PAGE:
Today we celebrate Samhain (Samhuinn) with the Grove and this year the central part of the ceremony is an ancestor meal.

So I thought I’d take a bit of a look at this and have read through all the posts from a blog that was attached to a previous website and found …….. nothing!  However, I’m sure I’ve written something at some point probably to accompany the Honour the Ancestors incense we make.  But I can’t find it so I will take it that new thoughts are needed from me at this time.

I was first asked to make an Ancestors incense about three years ago by the lovely Annee Bury who works with the dying and their families as a soul midwife, celebrant and bereavement advisor.   Growing up in the Channel Islands my only understanding of this time of year being about honouring those who had gone before was the regular Remembrance Day ceremony and a couple of October half term holidays spent in France where we noticed the large number of families visiting cemetries with wreaths and flowers for Toussaint.


So when I was asked to make this incense I welcomed the opportunity to explore an aspect of my chosen path that had not really registered on my radar until then.  I spent some time thinking of what is meant by honouring someone’s memory. There is a sense of gratitude, pride, respect. Maybe a sense of loss is mixed in with that. Other thoughts that spring to mind are that we build who we are with our ancestors as a foundation. This fits with the correspondence with (in Western/European circles) the Northern part of the Wheel or Circle and Earth. Colours associated are generally green and brown. Keywords include stability, grounding, sustenance, nurture, provision, strength.  In plant energy and aromatic terms how was I to communicate all of this.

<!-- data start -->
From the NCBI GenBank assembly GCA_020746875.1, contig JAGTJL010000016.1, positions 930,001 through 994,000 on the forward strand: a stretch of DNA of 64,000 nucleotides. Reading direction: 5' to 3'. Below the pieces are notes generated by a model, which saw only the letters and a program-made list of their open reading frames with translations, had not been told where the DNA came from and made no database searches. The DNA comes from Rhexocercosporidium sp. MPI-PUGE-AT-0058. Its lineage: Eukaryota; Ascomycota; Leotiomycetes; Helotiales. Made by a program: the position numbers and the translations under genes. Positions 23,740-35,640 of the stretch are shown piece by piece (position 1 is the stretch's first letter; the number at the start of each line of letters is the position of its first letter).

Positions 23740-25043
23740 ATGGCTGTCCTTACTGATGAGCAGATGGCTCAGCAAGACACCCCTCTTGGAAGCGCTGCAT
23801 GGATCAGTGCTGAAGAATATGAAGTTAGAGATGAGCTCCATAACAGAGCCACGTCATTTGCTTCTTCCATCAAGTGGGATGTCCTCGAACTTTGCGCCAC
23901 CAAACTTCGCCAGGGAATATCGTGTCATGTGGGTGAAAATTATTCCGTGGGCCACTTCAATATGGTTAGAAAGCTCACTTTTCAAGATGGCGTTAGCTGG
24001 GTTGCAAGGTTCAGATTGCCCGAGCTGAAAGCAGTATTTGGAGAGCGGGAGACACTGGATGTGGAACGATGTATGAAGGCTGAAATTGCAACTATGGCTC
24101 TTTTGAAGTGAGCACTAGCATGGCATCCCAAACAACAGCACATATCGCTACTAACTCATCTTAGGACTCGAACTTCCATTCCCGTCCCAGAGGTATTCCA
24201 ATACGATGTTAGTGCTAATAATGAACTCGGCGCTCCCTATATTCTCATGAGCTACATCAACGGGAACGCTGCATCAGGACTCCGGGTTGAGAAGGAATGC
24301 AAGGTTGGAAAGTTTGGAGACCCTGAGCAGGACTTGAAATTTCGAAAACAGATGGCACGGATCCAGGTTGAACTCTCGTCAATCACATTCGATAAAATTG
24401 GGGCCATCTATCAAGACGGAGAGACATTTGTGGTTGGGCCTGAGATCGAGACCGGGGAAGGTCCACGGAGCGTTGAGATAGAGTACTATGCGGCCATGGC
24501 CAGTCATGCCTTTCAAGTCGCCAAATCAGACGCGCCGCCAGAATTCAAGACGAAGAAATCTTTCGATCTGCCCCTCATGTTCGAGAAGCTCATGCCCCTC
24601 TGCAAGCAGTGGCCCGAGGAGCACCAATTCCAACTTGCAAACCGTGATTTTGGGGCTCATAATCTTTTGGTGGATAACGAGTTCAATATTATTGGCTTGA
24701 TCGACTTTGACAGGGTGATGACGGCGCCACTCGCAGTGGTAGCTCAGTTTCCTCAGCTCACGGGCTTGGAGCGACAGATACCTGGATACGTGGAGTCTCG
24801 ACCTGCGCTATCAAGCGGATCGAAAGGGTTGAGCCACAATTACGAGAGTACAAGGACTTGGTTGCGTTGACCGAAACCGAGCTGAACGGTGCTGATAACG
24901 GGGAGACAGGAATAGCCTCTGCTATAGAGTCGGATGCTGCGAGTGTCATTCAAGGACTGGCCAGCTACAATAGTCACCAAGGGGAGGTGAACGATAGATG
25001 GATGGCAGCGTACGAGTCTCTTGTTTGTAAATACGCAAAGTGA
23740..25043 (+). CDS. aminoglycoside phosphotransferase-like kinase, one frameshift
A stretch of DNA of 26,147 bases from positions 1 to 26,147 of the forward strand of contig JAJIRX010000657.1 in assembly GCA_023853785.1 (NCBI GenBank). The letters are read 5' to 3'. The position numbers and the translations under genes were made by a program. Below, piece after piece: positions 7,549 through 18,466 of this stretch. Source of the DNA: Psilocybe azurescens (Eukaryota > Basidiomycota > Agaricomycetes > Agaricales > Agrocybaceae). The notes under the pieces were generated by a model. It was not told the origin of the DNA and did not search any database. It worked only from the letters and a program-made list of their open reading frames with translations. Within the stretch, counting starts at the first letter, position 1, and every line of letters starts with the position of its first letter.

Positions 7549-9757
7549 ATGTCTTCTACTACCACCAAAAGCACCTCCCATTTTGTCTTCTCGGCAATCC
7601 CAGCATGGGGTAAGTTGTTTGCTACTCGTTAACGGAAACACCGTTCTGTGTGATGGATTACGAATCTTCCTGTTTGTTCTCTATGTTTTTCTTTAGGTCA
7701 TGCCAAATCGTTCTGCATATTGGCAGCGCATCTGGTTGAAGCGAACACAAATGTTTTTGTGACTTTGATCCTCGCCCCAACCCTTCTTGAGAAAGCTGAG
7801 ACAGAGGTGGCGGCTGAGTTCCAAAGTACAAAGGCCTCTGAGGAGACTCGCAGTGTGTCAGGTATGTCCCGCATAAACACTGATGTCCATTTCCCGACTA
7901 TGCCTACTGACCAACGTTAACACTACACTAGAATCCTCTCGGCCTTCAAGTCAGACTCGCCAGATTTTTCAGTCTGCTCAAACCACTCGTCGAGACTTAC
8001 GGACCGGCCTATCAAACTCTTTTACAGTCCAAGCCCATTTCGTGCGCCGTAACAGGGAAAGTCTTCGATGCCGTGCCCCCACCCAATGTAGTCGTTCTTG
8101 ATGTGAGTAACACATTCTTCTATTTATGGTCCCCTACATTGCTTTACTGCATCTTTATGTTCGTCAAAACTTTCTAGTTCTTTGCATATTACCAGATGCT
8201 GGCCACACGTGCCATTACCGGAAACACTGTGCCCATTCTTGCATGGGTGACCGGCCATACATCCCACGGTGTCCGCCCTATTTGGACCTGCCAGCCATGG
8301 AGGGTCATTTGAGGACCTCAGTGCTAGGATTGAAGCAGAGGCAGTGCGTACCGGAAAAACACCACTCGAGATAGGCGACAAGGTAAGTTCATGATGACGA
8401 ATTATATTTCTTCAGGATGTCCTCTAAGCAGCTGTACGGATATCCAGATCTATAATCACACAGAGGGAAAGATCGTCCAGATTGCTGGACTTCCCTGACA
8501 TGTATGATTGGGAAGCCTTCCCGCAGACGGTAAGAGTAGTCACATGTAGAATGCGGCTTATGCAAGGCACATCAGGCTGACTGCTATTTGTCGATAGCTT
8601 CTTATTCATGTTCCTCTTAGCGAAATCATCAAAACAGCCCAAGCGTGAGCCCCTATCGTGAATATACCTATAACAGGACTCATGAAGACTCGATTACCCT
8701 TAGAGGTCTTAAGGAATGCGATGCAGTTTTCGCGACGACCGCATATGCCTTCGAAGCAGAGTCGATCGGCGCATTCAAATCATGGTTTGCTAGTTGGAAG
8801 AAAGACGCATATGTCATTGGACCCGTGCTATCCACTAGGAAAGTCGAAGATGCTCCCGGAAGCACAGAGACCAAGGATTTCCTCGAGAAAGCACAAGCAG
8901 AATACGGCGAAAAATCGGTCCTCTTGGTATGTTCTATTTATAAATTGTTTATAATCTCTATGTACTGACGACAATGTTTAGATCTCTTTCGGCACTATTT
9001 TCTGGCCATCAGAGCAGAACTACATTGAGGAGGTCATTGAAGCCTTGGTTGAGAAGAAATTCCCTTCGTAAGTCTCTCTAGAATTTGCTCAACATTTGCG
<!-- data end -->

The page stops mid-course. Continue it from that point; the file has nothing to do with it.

Over the years I have built a reasonable library to which I now turned to provide some ideas and guidelines and a framework from which to draw when the need to then work intuitively to create the incense “arrived” or when I felt the need to understand how my intuition was guiding me.

Some ingredients suggest themselves quite easily. Oak for strength, support and protection: associated with our celtic ancestors and especially the groves of the druids. Rosemary for remembrance but also protection and cleansing.  Orange Peel for gratitude and positive energy .  Cedarwood brings in positive energy, strengthens confidence and promotes a calm meditative state, restoring a sense of spiritual certainty while helping us to ground and connect. Ginger strengthens and promotes courage. Vetiver grounds and protects and Melissa helps us deal with issues around death, promoting understanding and acceptance and helping to relieve blocks due to grief.

Interestingly the recipe finally came together on 31 October 2010 and has proved extremely popular ever since. explains why we should consider communing with those who have passed on a more regular basis than once per year.

Who are our ancestors?

They are all those who have lived on this earth before us. Our culture and technologies may be different as with the ethnic mix of our country but underneath we are still very similar to those who were here centuries before us.  Bringing it closer to home we can specifically choose to remember our blood relatives, grandparents, great-grandparents.

Why now?

It is believed that at this time of year, as at Beltane the veil between this world and the next is at its thinnest and it is easier to feel the presence of loved ones who have passed over.

Maybe tonight is a good time to host an ancestor meal. Make dishes that were chosen by your own family or have been handed down, lay an extra space at the table and light candles to show them where you are or use the rite here

Know that you are loved and supported and share time. Allow yourself at this time to heal too. Who knows what the next turn of the wheel may bring.

Samhain blessings and blessings of the ancients to you all



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